Getting the most out of mediation
Mediation is a trusted and proven process. For many, it can be a quick and cost-effective way to resolve your dispute. Being prepared for the joint session is key. There are no guarantees you will achieve the outcome you desire but if you approach it correctly, there is more chance that the outcome will be favorable. We have put together some suggestions to assist you ensure your mediation is productive.
- Have an open mind. Mediation is a space where you can discuss a range of ideas to resolve your dispute. Be open to the other parties’ thoughts and ideas as this can assist in the resolution of the matter.
- Have think about what you will say in your opening statement. Remember, this is what the mediator will use to formulate the agenda (topics for discussion).
- Be responsible for resolving your dispute. Take responsibility for your actions and be clear about what is in dispute. What are the issues in dispute and sources of conflict?
- Listen, really listen. It is important that you hear exactly what the other party is saying. Let them finish speaking and don’t interrupt them. If you do not understand what they mean, ask questions when they have finished speaking. Be curious.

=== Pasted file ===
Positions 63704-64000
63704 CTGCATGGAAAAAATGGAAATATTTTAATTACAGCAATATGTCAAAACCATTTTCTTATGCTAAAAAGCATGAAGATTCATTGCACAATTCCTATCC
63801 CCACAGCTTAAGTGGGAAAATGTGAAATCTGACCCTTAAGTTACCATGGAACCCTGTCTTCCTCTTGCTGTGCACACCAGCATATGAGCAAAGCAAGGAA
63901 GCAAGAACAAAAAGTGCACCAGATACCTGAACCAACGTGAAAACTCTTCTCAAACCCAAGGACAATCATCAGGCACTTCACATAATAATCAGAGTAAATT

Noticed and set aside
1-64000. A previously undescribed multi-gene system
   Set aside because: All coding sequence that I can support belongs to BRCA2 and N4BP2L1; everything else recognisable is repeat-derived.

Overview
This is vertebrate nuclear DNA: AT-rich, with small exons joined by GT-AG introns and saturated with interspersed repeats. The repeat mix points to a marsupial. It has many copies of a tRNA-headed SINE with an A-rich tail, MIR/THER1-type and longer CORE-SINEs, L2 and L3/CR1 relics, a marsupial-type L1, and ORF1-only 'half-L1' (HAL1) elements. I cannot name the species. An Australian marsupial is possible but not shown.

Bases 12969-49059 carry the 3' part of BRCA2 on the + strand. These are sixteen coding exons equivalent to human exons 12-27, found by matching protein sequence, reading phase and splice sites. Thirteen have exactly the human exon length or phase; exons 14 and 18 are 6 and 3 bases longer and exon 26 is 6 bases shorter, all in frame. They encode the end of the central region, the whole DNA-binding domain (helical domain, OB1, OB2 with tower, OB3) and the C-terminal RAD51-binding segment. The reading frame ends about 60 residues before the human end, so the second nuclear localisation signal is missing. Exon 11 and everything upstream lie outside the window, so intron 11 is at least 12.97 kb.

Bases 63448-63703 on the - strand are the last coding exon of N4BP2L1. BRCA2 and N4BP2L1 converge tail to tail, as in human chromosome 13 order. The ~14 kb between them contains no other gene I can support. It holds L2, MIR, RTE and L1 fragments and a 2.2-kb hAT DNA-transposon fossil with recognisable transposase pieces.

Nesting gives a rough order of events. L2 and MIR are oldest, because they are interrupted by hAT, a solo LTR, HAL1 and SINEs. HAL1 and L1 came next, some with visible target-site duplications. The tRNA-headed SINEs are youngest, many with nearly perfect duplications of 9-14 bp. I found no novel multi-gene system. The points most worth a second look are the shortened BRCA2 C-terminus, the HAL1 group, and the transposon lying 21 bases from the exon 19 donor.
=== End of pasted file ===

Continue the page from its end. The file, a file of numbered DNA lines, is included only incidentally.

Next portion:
- Focus on the future and creating a way to resolve the dispute amicably and expeditiously. What could you ask the other party to do? What could you offer to do?
- Be genuine is wanting a resolution. Long protracted litigation is both emotionally and financially draining. There are no winners.
- Get advice. Advice from a specialist Family Lawyer can make all the difference. You can then engage in an informed discussion with the other party. Ask your lawyer about the best and worst outcomes you could expect if the matter was litigated. You should also be aware of the costs involved in litigating.
- Prepare some proposals. Know what you want. Be realistic.
- For parenting matters, ensure you have considered what is in the best interests of the children. Have an idea of what should be included in your agreement such as holidays, special occasions, handovers and communication.
- For financial matters, have a schedule of assets and liabilities. It is much easier to discuss a property settlement when you are aware of what there is to divide. Have documents that evidence the value you attribute to certain items. This leaves little room for disputes as to values. Consider consulting an accountant and financial adviser about the effect of any proposal.
- playing the blame game.
- accusatory statements such as “you did’;
- saying “yes, but”. “But” wipes out anything you said before it;
- reacting to demands or threats; and
- making assumptions and conclusions.